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The Spectres

An early incarnation of The Spectres came together after the split of the Rich Kids and consisted of a line up of Glen Matlock, Rich Kids guitarist Steve New, former Tom Robinson Band (TRB) guitarist Danny Kustow, and drummer Budgie who was between spells with The Slits, and Siouxsie & The Banshees. Glen had previously hooked up with Budgie as part of a Bette Bright & The Illuminations tour after the demise of the Rich Kids, and he had met Kustow at a TRB gig some three years before. Kustow bit on a blood capsule during the set which alarmed Glen who thought the band's singer had punched him in the face! The band were tentatively titled 'The Jimmy Norton Explosion'. They recorded a Peel Session which was aired in July 1979 and Glen has since said that this may have featured Mick Ronson (Ronson had produced the Rich Kids album and in the 90's Glen performed at two Ronson tribute gigs as well as dedicating the track 'My Man' to him). Glen contributed three tracks; 'Getting Away With Murder', 'Lazarus' and 'Ambition'. The other track was the Danny Kustow penned 'Lost In A Landslide'. There were also a couple of live performances under the Jimmy Norton moniker.

The band's progress was halted when Glen, and initially Steve, went off to work with Iggy Pop on European and American tours, subsequently recording the 'Soldier' album (including Glen's 'Ambition'). Following this Glen reunited with Kustow and conceived the idea for The Spectres, leaving Steve New, in Glen's words, to develop his "snow white tan" (New would later reunite with Glen for his 1996 solo album 'Who Does He Think He Is When He's At Home' (Creation Records), and then go on to form the band Lude as well as becoming part of Glen's touring band). Kustow explained the problems with the TRB, "We weren't really happening anymore, it was getting sort of safe. Most of the sentiments and politics I agreed with, otherwise I wouldn't have been in the band, but it got to the point where Tom started to go off and do just what he wanted to do, his own separate show."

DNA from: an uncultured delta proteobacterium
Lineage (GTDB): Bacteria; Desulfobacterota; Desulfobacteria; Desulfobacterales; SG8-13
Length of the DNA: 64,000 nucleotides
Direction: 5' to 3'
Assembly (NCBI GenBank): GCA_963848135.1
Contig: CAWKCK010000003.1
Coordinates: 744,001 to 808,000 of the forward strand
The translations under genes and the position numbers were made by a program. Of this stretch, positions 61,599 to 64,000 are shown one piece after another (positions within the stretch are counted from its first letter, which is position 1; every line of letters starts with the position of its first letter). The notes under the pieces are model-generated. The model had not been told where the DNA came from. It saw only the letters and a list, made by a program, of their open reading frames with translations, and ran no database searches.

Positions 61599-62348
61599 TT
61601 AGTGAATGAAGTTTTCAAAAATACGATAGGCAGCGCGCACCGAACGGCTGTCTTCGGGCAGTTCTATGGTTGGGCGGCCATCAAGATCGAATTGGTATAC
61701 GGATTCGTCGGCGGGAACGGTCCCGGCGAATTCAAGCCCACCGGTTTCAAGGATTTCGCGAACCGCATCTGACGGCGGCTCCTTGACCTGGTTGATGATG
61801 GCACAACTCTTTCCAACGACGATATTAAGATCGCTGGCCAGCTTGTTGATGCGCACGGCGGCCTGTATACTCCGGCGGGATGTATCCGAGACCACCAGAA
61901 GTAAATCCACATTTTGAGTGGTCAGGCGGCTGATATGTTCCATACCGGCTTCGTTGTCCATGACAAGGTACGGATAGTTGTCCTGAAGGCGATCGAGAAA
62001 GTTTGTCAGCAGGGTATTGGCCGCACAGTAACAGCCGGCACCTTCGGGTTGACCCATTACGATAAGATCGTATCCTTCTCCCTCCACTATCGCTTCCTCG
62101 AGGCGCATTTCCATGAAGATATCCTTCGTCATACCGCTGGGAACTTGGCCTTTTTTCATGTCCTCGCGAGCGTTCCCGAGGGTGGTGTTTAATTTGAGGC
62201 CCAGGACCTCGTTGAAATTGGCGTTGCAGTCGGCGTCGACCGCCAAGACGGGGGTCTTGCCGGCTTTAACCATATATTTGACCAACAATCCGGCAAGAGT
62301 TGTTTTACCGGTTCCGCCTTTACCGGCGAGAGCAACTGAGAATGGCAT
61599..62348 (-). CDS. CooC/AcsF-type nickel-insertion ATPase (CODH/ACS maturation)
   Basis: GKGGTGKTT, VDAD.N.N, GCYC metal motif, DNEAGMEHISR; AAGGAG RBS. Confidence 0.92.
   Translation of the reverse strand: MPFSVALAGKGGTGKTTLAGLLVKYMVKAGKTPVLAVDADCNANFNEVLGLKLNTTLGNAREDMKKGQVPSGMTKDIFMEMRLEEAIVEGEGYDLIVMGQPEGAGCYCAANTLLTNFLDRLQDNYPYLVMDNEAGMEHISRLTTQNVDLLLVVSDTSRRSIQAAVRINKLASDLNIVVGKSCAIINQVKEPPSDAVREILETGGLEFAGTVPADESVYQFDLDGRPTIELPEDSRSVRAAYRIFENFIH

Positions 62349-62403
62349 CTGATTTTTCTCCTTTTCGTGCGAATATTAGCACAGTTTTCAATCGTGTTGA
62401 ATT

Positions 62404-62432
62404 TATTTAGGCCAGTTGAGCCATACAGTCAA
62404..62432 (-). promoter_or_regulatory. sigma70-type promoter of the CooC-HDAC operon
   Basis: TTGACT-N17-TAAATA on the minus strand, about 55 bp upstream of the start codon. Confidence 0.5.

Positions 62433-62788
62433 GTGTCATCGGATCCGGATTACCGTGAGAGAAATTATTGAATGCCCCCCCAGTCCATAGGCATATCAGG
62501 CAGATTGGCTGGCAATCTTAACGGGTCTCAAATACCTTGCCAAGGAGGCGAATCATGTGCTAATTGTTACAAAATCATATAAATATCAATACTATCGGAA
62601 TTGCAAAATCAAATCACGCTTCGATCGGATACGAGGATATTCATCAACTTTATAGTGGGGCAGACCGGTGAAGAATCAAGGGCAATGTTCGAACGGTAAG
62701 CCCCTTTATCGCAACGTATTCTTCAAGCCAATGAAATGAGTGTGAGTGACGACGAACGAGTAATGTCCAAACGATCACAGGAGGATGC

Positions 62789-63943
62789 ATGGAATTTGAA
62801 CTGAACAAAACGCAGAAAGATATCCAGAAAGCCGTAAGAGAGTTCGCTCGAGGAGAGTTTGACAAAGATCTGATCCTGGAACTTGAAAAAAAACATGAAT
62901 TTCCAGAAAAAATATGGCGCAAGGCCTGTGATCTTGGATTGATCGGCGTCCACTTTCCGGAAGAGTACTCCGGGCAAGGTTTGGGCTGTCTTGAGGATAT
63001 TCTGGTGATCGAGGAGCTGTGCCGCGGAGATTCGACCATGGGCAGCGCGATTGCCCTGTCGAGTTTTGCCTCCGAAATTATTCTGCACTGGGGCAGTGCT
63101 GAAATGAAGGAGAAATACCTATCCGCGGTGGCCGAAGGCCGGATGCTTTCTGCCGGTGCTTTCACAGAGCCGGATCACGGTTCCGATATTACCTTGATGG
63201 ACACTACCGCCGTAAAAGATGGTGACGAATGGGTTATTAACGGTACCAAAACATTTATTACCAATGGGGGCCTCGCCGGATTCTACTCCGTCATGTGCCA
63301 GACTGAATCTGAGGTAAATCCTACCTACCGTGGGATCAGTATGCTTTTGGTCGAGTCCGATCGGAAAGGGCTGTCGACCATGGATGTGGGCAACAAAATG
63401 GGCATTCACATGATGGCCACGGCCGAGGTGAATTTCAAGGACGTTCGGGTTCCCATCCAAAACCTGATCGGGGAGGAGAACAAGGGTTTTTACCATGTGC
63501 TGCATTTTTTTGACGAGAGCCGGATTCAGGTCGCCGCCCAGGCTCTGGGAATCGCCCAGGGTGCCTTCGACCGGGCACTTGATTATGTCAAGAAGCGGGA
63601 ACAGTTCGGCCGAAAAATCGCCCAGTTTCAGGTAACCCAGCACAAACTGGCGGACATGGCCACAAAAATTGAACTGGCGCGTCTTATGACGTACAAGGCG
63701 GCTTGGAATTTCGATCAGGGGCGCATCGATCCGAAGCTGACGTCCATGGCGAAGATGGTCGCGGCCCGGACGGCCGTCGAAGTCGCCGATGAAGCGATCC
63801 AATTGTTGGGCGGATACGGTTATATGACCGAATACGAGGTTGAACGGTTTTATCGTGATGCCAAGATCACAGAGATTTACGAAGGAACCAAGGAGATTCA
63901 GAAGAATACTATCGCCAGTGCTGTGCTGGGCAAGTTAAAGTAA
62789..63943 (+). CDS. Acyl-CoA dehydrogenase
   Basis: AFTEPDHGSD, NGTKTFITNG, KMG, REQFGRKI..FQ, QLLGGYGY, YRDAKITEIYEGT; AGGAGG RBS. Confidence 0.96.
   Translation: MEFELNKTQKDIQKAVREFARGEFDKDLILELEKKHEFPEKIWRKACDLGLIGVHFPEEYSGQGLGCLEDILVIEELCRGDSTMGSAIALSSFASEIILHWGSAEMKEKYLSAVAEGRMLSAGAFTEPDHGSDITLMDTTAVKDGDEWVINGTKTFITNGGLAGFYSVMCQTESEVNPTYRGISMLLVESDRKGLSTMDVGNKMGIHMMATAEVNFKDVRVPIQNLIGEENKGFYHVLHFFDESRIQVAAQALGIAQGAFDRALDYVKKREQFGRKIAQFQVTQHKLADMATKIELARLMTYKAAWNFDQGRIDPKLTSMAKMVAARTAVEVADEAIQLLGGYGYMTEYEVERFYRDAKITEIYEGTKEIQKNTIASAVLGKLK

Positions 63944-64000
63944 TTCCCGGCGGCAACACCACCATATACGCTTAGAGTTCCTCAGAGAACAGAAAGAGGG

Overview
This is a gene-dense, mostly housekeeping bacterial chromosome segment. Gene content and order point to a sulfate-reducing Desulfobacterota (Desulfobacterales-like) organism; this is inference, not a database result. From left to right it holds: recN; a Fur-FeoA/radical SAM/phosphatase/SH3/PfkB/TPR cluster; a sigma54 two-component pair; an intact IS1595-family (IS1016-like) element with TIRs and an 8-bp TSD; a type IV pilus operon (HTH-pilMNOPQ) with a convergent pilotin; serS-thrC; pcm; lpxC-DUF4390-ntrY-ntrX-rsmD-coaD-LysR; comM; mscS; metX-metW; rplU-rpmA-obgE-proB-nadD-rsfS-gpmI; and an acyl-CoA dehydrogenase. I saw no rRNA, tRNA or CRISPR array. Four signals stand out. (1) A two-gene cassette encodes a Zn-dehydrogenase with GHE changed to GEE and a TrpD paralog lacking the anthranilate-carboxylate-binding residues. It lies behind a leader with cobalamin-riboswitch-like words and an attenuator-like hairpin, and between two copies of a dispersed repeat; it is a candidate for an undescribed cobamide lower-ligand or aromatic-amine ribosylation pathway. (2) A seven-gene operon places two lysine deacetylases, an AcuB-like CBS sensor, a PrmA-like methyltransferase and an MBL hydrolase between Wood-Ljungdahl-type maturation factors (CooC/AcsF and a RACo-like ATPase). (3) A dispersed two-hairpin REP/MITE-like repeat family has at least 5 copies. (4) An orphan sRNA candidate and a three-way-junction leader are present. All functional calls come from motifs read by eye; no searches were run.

Glen refuted suggestions that the band's name referred to his own history, "Not really. No. Names to me are a bit silly. I remember when I told my nan our band's name, which was when I was with the Sex Pistols. She said 'Ooohh, that's a nice name', like nans do. You've got to have a gimmick though she said. Anarchy?"

Auditions boosted the line up to five, Arthur 'Art' Collins coming in on saxophone (having spent six years in the Grenadier Guards learning to play!), along with the Little Roosters drummer Graeme Potter and former TRB keyboard player Mark Ambler. Ambler had joined TRB in 1976 as a 16 year old. Also involved with the group during their relatively short career, at the suggestion of ex-Ultravox frontman John Foxx, was tenor/keyboard player C.C. Smith, formerly of Gloria Mundi. A third ex-TRB member Brian 'Dolphin' Taylor, later of Stiff Little Fingers, also featured on drums after Graeme Potter suffered a broken leg. The group began playing the London circuit in early 1980, the set consisting of Matlock / Kustow material including 'Ambition'.

Glen explained why the band featured horns, "I've always been into that John Barry kind of stuff, that more orchestrated kind of sound, the 'heads-down' gets a bit boring. I've always loved saxophones but I never learned to play it, so I thought we'd get some brass, but not in a soully kind of way." Glen went on to say, "The only reason I wanted to play music was to try to get ideas across that you can't do in other fields. Not literal ideas but more feelings and creating moods. I don't like modern art bands much, that tortured artist as an art form bit. As you become older you get more confident, you tend towards things that are interesting without being clever-clever. It's a more natural thing, to make you feel. I think some of Lydon's music is just a drone, but you can write modern music that is melodic and harmonious. Eno makes good music."

Glen. Spectres live